One might wonder (and I did at first) what the advantages of a new financial asset are in delivering this global subsidy that incentivizes sequestration. I think it is primarily political and administrative: a global consortium of the major central banks is the only global economic governance tool we have right now, and climate change requires something both effective and global. Almost every subnational carbon tax has run into political problems, and one possible reason is that everyone gets the free-rider problem inherent in such piecemeal solutions: why do we have to suffer these taxes while they continue to emit? And given we’re not getting a global tax authority anytime soon (although Janet Yellen and the Treasury might be working on it), TMFTF looks to the one global economic power we have that have the scale and reach necessary to implement global decarbonization: the network of coordinated monetary authorities of the large economies, documented for example in Adam Tooze’s Crashed. The consortium of central banks swayed by Mary’s repeated injunctions that climate change falls under their mandates is an extremely non-democratic entity staffed by eminently reasonable people; the closest humanity has ever gotten to the economist ideal of a social planner.

It is true that coordinated large economy central banks are possibly the only apparatus we have with the ability to shape the whole global economy and it is at the same time revealing of the limits of our political imagination (not Stan’s)! One of the legacies of the 2008 financial crisis and the innovations in monetary policy pursued around the world was the increased interest in money and finance, with a lasting consequence being that the monetary system became an intellectually interesting institutional matrix by which we could backdoor implement a variety of policy ideas. It led, in some corners of the left, to a kind of Green Lanternism of the central bank, where Federal Reserve balance sheet innovation is the primary tool we need to fix any economic problem. We were going to fix wealth inequality with Fed deposit accounts, fix unemployment by having the Fed stand ready to finance any deficit spending, and in TMFTF, fix climate change by issuing a new financial instrument.

None of these are obviously wrong ideas, but it’s worth wondering why people want to lean on the financial system and central banking to do all the work of economic governance. I suspect some of it is because mastering the details of the financial system is a certain kind of esoteric expert knowledge, like subgenres of music, mastery of which generates joy among some people. Some of it is also that money has a semi-legal, semi-conventional character, where it is both created by tax liabilities of the state but also private notes of exchange and financial contracts, and because of the numerous tangencies between taxes, law, regulatory authorities and the administration of money the crucial central bank role in financial markets becomes a powerful lever for governments to use in redistributing income and reshaping the economy. Finally, it is a relatively politically autonomous domain, deliberately shielded from party politics. Experts and interests can then offer ideas for interventions within a powerful, politically insulated institution to secure their desired outcomes, be they pecuniary or ideological. So climate activists just have to convince the Fed governors, not voters.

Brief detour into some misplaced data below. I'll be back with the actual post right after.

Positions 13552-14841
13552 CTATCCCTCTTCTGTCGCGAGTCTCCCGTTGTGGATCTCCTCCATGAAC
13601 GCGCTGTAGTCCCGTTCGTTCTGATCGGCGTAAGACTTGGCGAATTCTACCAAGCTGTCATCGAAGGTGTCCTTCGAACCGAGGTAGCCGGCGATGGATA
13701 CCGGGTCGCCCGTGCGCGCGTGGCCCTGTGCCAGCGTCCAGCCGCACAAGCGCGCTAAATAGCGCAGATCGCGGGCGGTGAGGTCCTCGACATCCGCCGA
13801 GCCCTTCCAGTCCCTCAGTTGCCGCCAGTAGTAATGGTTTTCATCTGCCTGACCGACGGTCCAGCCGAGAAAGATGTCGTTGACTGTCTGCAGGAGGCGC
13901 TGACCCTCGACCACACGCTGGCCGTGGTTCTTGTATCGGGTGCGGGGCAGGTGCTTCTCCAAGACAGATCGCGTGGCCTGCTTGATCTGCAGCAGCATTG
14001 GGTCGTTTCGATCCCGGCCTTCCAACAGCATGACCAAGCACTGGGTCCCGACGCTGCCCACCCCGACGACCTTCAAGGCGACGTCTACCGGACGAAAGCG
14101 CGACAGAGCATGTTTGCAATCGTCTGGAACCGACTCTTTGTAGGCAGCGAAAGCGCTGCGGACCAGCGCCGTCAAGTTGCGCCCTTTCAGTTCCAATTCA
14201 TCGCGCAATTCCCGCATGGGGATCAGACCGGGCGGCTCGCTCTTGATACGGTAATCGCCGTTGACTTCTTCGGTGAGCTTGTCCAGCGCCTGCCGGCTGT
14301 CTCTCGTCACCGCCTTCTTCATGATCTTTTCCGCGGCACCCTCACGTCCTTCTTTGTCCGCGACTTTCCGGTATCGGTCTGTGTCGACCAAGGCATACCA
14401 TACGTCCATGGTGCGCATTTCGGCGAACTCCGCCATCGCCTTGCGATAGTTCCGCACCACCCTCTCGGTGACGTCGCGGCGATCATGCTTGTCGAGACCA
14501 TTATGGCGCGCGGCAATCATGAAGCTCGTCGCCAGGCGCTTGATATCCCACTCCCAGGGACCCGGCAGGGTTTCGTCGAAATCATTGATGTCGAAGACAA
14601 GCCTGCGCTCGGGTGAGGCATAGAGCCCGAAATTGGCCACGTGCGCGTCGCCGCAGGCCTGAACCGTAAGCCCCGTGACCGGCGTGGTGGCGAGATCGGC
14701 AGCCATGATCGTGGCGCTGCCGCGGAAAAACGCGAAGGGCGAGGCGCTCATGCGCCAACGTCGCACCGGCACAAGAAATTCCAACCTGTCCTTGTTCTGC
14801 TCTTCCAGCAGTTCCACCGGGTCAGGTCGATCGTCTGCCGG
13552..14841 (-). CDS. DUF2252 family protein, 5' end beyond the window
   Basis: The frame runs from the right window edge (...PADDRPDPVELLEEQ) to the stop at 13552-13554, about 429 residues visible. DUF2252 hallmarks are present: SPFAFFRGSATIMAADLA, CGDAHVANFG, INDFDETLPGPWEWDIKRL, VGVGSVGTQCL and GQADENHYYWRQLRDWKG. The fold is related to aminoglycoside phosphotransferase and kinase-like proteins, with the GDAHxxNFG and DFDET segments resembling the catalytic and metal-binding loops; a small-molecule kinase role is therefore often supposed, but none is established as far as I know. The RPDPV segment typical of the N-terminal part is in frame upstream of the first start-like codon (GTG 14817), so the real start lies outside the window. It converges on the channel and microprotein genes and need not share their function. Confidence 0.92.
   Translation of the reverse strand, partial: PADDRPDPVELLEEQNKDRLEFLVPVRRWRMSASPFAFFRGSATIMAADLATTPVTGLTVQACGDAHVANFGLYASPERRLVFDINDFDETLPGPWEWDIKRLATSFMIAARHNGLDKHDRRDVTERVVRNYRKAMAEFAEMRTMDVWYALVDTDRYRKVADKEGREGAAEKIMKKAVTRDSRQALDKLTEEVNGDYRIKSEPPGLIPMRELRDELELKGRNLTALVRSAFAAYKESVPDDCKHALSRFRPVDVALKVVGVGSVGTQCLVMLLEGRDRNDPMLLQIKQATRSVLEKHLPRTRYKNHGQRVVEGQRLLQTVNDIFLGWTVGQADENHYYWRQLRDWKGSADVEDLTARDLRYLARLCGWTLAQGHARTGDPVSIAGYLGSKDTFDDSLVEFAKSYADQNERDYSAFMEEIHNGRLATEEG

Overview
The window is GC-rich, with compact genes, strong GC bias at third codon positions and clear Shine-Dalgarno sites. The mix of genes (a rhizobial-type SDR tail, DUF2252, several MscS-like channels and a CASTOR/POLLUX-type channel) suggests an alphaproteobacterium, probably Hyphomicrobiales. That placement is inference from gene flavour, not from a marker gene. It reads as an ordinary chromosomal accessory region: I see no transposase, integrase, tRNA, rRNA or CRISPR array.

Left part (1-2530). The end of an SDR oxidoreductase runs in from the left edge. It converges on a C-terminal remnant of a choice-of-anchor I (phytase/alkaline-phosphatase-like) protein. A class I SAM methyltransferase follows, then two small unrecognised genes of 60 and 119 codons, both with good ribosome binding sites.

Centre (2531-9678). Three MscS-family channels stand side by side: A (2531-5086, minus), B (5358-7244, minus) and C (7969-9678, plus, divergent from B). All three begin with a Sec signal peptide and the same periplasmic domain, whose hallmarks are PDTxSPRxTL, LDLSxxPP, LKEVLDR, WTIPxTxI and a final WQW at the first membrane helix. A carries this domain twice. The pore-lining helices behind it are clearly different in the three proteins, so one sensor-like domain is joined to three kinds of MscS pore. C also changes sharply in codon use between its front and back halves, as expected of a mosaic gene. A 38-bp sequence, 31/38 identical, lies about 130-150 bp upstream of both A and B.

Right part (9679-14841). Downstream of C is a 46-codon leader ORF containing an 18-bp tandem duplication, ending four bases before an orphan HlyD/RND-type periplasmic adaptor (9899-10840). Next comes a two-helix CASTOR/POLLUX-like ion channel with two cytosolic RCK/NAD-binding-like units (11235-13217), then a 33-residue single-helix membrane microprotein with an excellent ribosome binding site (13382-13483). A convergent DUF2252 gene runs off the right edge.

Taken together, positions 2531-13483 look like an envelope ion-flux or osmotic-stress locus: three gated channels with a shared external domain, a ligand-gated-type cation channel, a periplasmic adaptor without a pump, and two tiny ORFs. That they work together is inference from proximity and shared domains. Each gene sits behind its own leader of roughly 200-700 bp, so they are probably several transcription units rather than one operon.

TMFTF is quite open about the non-democratic, somewhat magical nature of central banking. Part of the power of central banks, in TMFTF and in real life, come from their perceived ability to make promises that are insulated from politics, guiding investment decisions of private actors, and institutionalizing this promise-making capacity was essential for central bankers to be able to issue pronouncements that could coordinate the private markets. Central banks that move too far and too fast from the expectations of private financial actors can find their ability to influence the economy undone by either price-setting or currency flight or both. On the flip side, central banks that maintain the power of the spell gain capabilities to guide the economy via forward guidance, where the economy can be steered merely by credibly signaling future policies. At the extreme, you get the argument that a central bank that pledges to wreck the economy should inflation get too high will never face substantial inflation. For some economists, technocrat-plus-banker capture of central banks is the political precondition for central bank efficacy. The influence of the central bank on private financial markets is contingent on it using it in the interest of the system as a whole, regardless of what elected legislatures demand. But given the crises unleashed by climate change documented in the book, why would states continue to give the banking authorities such long leashes? Why are the bankers able to do this kind of autonomous response to crisis? What stops the central banks from changing their minds later on and reneging on the carbon coin?